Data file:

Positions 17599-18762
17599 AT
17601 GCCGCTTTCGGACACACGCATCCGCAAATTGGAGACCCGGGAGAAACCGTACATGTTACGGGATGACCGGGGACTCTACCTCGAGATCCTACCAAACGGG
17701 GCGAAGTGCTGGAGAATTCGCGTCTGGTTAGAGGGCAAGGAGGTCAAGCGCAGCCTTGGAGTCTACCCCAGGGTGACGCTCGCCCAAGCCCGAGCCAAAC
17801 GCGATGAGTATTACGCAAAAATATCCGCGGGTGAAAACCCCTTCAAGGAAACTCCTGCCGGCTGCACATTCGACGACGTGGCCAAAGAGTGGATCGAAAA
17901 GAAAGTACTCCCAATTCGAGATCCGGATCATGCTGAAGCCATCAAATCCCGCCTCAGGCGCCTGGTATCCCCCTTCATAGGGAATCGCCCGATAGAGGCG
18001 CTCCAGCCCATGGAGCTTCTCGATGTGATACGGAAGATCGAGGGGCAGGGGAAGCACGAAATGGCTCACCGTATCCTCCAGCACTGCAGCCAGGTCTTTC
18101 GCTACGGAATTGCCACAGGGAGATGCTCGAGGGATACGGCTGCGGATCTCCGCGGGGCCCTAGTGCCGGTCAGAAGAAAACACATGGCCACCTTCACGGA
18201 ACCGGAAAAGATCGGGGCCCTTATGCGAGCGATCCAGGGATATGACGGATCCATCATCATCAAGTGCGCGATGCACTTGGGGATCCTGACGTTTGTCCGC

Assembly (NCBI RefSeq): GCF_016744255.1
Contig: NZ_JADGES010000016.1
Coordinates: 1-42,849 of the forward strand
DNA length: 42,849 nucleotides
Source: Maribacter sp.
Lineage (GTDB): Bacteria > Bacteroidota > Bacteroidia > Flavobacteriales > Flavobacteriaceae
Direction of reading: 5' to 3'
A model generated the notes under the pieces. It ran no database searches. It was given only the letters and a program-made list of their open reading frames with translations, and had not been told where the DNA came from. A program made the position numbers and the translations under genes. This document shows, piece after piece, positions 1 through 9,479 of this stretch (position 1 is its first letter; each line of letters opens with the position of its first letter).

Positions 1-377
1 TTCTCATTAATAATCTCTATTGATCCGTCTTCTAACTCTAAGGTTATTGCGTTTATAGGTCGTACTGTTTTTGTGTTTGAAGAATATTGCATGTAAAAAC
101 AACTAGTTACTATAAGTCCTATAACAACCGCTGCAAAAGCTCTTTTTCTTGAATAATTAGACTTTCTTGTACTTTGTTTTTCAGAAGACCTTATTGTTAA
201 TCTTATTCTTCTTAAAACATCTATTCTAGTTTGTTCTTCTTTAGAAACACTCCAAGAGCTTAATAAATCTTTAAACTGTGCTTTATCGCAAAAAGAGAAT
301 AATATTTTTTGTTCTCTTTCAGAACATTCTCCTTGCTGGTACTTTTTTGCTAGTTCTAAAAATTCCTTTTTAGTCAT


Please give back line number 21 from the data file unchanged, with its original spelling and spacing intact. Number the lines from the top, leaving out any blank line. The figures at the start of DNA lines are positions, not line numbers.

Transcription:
201 TCTTATTCTTCTTAAAACATCTATTCTAGTTTGTTCTTCTTTAGAAACACTCCAAGAGCTTAATAAATCTTTAAACTGTGCTTTATCGCAAAAAGAGAAT